The treatment alternatives depend mostly on the size of the stones. A majority of kidney stones pass through the urinary tract in less than 2 days accompanied by abundant fluid intake. A 4 mm stone has an 80% chance of passage and stones larger than 9 mm rarely pass without additional treatment. In some cases, anti-inflammatory drugs and narcotics may be used to control the pain associated with the process. A procedure known as lithotripsy is often used when a stone is too big to pass on its own. Lithotripsy consists of ultrasound shock waves used to break down kidney stones into smaller pieces that may be passed by the urinary tract. In some cases, when all the previously mentioned alternatives fail or are unavailable, surgery may be required. This may be done by passing an ureteroscope through the urethra and bladder into the ureter to remove the kidney stone in question.
This video explains kidney stones in more detail:
Polycystic Kidney Disease:
It is a genetic disorder characterized by the growth of multiple cysts in the kidneys which results in an increase in volume of the affected organ that causes pain. You can read more about this condition here.
Although there are many patients who don´t develop any symptoms for years; a few of the most common symptoms of this condition are the following: headaches, drowsiness, high blood pressure, abdominal pain on the side of the abdomen or in the back, swelling in the abdominal area, frequent urination, joint pain, blood in urine, urinary tract infections, kidney stones and kidney infections.
In this case, the goal is to control the symptoms and prevent further complications. Considering the disease gets worse over the years and leads to end-stage kidney failure in most cases, controlling high blood pressure is the most important aspect to consider. A few of the elements often included in treatment are: diuretics, blood pressure medicines, a low-salt diet, and antibiotics in case there is a urinary tract infection.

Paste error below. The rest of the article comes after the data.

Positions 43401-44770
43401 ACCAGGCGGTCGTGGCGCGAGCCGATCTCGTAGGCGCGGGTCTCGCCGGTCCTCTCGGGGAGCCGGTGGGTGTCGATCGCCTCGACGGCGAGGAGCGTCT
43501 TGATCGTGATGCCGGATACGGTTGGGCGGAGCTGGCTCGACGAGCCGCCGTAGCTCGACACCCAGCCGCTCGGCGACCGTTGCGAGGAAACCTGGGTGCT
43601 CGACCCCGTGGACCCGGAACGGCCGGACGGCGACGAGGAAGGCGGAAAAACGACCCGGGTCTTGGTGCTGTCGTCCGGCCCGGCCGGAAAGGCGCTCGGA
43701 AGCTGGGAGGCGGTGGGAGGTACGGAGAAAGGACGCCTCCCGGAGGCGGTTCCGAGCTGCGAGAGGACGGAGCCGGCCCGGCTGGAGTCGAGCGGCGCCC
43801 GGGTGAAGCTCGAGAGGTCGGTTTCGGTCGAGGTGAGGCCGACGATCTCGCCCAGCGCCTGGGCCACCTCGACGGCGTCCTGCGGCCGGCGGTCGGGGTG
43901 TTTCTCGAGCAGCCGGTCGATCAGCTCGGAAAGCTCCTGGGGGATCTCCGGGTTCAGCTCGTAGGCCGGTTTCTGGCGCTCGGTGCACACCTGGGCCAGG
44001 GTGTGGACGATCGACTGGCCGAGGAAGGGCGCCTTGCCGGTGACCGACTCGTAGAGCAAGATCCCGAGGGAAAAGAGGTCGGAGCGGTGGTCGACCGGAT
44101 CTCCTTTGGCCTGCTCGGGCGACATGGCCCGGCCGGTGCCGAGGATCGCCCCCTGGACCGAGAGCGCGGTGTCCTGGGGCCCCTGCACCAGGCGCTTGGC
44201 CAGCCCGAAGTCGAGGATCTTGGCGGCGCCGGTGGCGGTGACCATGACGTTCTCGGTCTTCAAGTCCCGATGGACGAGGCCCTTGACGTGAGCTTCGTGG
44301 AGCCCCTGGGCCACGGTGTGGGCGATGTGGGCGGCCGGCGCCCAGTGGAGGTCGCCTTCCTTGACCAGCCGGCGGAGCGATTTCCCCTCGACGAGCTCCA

This is a rare form of cancer that accounts for approximately 2% of all the cancer cases. As a kidney tumor grows, it pushes the nerves around the organ which may cause pain, among other symptoms.
Although there is a large variety of symptoms that may be associated with kidney cancer, finding blood in the urine is one of the most common symptoms of this affliction. Some other common symptoms may include: loss of appetite, weight loss, fever, persistent pain in the abdominal area and an overall feeling of tiredness.
A majority of cases of kidney cancer use surgery as the initial treatment option in order to remove a cancerous tumor from the kidney (known as a nephron-sparing surgery) or to remove the affected kidney altogether (a procedure known as a nephrectomy). Other treatment alternatives that may be considered when surgery is not viable may include treatment to heat cancer cells (known as radiofrequency ablation), treatment to freeze cancer cells (known as cryoablation) and drugs that use the immune system to fight cancer and radiation therapy.
In conclusion, there are several possible causes for kidney pain and each affliction has a set of symptoms and possible treatment options the need to be addressed carefully depending on each specific case. Whenever kidney pain is present, it is important to visit a physician in order to get a thorough medical check up to prevent complications.
Lyn Ashby is a foodie over 60 who enjoys spending time with her friends and family. She learns about nutrition, health and dieting continuously in order to improve her life and those around her. If you are interested in learning more about some of her latest discoveries, you may visit her blog over here.